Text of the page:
These acts of love and kindness took a tremendous toll. The Whitman of 1865 was not the same robust, healthy man as the Whitman of 1861. The assassination of Abraham Lincoln, whom he admired greatly, took a further toll on the poet. Out of his great sorrow came many poems, among them the poems collected in Drum-Taps and “O Captain, My Captain,” one of the few rhymed and metered poems Whitman ever wrote.
O Captain! my Captain! our fearful trip is done, The ship has weather’d every rack, the prize we sought is won,
This was the only one of Whitman’s poems published in anthologies during his lifetime, and it is still taught in US schools today.
‘Depravity’ of capitalist class The sprawling democracy that Whitman envisioned, the oneness of humankind – these did not emerge from the Civil War. Instead, what came forth was a horrific and rapacious growth of capitalism: large-scale agriculture that drove down prices and impoverished or destroyed small farmers; steel mills with no regard for worker safety or a living wage; child labor; the growth of the oil industry; the growth of the railroad barons at the price of small farmers; westward expansion and continued genocide against Native Americans. In 1871 Whitman published a book, Democratic Vistas, in which he wrote:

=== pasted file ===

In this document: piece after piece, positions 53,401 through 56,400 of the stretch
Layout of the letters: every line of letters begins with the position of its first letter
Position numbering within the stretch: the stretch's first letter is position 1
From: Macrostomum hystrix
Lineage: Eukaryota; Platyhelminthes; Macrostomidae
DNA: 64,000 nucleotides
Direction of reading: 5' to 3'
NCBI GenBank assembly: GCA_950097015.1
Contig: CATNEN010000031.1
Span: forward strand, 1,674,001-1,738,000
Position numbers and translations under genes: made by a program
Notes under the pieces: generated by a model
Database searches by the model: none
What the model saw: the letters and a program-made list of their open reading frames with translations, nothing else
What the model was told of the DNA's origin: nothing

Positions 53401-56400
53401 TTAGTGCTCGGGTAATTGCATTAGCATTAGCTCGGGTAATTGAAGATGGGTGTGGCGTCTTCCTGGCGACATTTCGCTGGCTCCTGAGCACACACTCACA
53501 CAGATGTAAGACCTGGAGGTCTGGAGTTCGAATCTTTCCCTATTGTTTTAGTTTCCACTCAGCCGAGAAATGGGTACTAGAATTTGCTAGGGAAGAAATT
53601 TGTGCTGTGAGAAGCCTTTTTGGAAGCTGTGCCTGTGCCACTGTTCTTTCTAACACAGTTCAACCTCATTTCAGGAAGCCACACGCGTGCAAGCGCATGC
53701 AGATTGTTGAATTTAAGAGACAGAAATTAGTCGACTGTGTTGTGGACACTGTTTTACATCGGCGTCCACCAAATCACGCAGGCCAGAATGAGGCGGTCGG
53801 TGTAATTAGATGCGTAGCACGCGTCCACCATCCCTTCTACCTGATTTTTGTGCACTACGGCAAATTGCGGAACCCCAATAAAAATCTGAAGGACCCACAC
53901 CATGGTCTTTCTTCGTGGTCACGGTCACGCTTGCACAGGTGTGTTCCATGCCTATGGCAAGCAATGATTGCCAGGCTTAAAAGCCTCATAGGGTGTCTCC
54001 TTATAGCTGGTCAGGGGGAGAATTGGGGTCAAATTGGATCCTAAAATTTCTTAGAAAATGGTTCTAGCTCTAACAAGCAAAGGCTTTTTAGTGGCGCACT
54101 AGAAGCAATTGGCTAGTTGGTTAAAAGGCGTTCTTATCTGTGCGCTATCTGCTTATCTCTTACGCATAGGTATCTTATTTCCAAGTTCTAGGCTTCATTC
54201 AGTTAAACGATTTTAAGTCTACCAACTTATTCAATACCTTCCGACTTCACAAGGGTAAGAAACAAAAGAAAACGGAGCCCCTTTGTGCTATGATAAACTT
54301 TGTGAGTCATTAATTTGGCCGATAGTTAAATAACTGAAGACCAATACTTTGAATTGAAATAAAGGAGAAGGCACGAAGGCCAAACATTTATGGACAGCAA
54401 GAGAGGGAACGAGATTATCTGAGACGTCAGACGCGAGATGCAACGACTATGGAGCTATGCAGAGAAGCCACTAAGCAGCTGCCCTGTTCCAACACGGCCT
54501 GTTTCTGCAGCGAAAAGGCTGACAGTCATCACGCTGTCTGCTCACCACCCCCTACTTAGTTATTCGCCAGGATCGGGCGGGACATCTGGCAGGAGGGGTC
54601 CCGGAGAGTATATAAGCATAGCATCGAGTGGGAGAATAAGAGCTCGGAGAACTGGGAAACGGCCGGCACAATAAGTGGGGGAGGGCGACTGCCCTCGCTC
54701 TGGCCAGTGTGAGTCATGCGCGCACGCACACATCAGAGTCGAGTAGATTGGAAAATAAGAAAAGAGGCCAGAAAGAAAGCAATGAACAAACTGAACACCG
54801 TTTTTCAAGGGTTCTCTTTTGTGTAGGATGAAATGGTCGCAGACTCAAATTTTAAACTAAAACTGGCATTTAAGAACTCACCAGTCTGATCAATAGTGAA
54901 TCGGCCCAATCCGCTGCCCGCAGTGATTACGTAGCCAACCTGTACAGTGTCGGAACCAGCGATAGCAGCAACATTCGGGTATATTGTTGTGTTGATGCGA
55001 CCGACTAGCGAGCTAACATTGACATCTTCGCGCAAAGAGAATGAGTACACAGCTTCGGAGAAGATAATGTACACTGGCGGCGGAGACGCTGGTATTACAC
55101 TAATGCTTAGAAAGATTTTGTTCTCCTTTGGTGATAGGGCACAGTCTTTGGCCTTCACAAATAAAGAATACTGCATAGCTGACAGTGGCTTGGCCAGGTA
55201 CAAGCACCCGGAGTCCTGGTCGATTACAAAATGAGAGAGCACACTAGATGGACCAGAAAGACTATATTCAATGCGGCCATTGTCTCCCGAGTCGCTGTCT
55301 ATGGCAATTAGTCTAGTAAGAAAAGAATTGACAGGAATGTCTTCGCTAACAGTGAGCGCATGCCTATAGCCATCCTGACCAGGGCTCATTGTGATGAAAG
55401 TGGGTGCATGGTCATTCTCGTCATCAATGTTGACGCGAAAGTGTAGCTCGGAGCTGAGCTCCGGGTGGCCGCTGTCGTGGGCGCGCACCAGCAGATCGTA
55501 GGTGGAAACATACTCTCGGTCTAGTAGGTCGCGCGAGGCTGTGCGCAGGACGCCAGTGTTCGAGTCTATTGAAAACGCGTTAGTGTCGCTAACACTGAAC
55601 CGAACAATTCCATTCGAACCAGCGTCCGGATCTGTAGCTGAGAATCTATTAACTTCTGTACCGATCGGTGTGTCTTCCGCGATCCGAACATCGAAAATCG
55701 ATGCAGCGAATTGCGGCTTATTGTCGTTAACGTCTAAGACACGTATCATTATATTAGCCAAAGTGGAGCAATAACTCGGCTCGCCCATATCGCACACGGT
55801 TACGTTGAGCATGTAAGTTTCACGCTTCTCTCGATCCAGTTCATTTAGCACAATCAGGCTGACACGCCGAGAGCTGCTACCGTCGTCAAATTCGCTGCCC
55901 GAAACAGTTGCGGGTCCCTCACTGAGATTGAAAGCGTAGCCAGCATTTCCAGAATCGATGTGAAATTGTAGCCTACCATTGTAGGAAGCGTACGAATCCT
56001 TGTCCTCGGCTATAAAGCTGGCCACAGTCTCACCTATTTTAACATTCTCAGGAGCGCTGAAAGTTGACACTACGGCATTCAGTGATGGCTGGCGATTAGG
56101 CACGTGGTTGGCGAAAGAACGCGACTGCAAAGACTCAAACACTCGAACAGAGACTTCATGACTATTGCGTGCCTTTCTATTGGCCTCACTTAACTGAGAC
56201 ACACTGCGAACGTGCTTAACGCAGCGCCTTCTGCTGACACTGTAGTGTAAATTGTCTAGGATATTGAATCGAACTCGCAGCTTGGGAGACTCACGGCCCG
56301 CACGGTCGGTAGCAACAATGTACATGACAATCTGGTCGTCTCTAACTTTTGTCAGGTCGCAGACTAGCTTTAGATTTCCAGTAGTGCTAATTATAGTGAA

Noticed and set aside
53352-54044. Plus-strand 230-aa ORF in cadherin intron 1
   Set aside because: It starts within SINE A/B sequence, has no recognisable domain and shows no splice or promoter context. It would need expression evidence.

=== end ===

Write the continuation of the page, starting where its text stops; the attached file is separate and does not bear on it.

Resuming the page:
“The depravity of the business classes of our country is not less than has been supposed, but infinitely greater. The official services of America, national, state, and municipal, in all their branches and departments, except the judiciary, are saturated in corruption, bribery, falsehood, mal-administration: and the judiciary is tainted. . . . In vain do we march with unprecedented strides to empire so colossal, outvying the antique, beyond Alexander’s, beyond the proudest sway of Rome.”